Home Tech FirstFT: VW prioritises US plant over Europe for potential €10bn in incentives

FirstFT: VW prioritises US plant over Europe for potential €10bn in incentives

FirstFT: VW prioritises US plant over Europe for potential €10bn in incentives

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Big Tech tops today’s agenda with our scoop about the EU telling Elon Musk to hire human content moderators over artificial intelligence and a bipartisan bill in the US that paves the way for a ban on Chinese app TikTok.

Helen Thomas discusses whether the UK is turning into “Death Valley” for global tech, and Martin Wolf looks into why there are barely any European players on the world tech stage — among other problems plaguing the EU.

Also, happy International Women’s Day. We have a webinar on four things women need to know about money, led by the Financial Literacy & Inclusion Campaign charity. Join for free here.

Today I’m keeping tabs on:

  • Economic data: The UK has estimates of the impact from strikes. The EU publishes fourth-quarter gross domestic product and employment figures, and Italy and Germany have retail sales figures for January.

  • Results: UK insurers Admiral, Royal London, Hiscox and Legal & General report. See The Week Ahead newsletter for the full list.

  • International Women’s Day: European Central Bank president Christine Lagarde and World Trade Organization chief Ngozi Okonjo-Iweala mark the occasion with a dialogue about the role of women in the economy.

Thanks for reading and let me know if you have any feedback on FirstFT at firstft@ft.com.

Today’s top news

1. EXCLUSIVE: Volkswagen is prioritising a battery plant in the US over Europe after estimating it could receive €10bn in American incentives. Read more on the latest fallout from Joe Biden’s $369bn green subsidies package.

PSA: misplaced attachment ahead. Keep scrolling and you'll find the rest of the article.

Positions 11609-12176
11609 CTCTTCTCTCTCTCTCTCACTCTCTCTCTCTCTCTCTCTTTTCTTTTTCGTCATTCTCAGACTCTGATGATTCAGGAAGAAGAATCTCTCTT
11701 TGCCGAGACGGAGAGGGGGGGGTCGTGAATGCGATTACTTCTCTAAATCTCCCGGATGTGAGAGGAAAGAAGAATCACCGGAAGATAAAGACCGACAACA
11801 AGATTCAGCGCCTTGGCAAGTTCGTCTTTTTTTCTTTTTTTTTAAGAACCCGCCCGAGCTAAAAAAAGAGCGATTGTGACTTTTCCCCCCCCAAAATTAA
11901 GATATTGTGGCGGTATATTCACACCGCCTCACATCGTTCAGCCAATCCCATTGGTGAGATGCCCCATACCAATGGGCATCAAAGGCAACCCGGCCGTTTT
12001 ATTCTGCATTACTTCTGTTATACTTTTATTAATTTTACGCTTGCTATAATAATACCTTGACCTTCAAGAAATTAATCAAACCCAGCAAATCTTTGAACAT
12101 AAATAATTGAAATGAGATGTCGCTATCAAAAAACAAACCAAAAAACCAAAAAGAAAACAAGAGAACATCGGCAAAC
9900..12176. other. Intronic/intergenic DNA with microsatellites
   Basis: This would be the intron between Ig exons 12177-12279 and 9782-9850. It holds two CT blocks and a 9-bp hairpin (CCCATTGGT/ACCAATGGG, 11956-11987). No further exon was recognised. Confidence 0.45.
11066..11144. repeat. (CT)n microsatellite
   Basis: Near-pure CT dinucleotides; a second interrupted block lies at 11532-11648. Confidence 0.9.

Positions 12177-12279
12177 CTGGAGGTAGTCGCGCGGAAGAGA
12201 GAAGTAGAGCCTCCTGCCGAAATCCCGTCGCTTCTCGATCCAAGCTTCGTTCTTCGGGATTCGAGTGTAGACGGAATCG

2. EXCLUSIVE: The EU has told Elon Musk to hire more staff to moderate Twitter. Regulators are concerned about the billionaire’s plan to use volunteers and artificial intelligence to monitor content.

3. EXCLUSIVE: A London-based lawyer said he hired a firm linked to one of the “Qatargate” suspects for “ethical lobbying services” which included resolutions condemning war crimes in Syria and Yemen. Read about the “parliamentary services” for which Hakan Camuz believes he paid.

4. Jeremy Hunt is set to unveil a new capital allowances regime for businesses next week, with the UK chancellor expected to use the Budget to offset a rise in corporation tax and the end of a £25bn “super-deduction” tax break for investment. Here’s why Hunt is making the move.

5. The US Federal Reserve is prepared to return to bigger interest rate rises to fight inflation, chair Jay Powell warned the Senate banking committee yesterday, ahead of the release of the central bank’s Beige Book today. Powell’s remarks prompted a stock market sell-off.

The Big Read

Torrents of water have broken through the main road linking villages in Pakistan’s Dadu district, further isolating communities and restricting movement between areas devastated by last year’s floods © Asim Hafeez/FT

As it rebuilds from devastating floods, Pakistan will be a test case for an issue of growing global importance: how vulnerable countries, many of which have contributed little to global greenhouse gas emissions, recover from the havoc wreaked by increasingly frequent and extreme weather events — and how much polluting rich nations should help them.

We’re also reading . . . 

Chart of the day

The lack of dynamism in EU tech can be partly explained by the fact that its single market is not integrated like the US’s, writes Martin Wolf. Only one European company, ASML, a producer of chipmaking equipment, is among the 10 most valuable tech groups in the world.

Bar chart of Latest market value of tech stocks  ($bn) showing The EU is at best an ‘also ran’ in the technology stakes

Take a break from the news

Apart from Black Panther, which features a fictional country conglomerating 54 countries into one, what other African comic book superheroes do you know? Local publishers are now mining their countries’ rich histories and mythologies to tell forgotten stories and challenge western narratives.

© Khadija Farah for the FT

Additional contributions by Darren Dodd and Emily Goldberg

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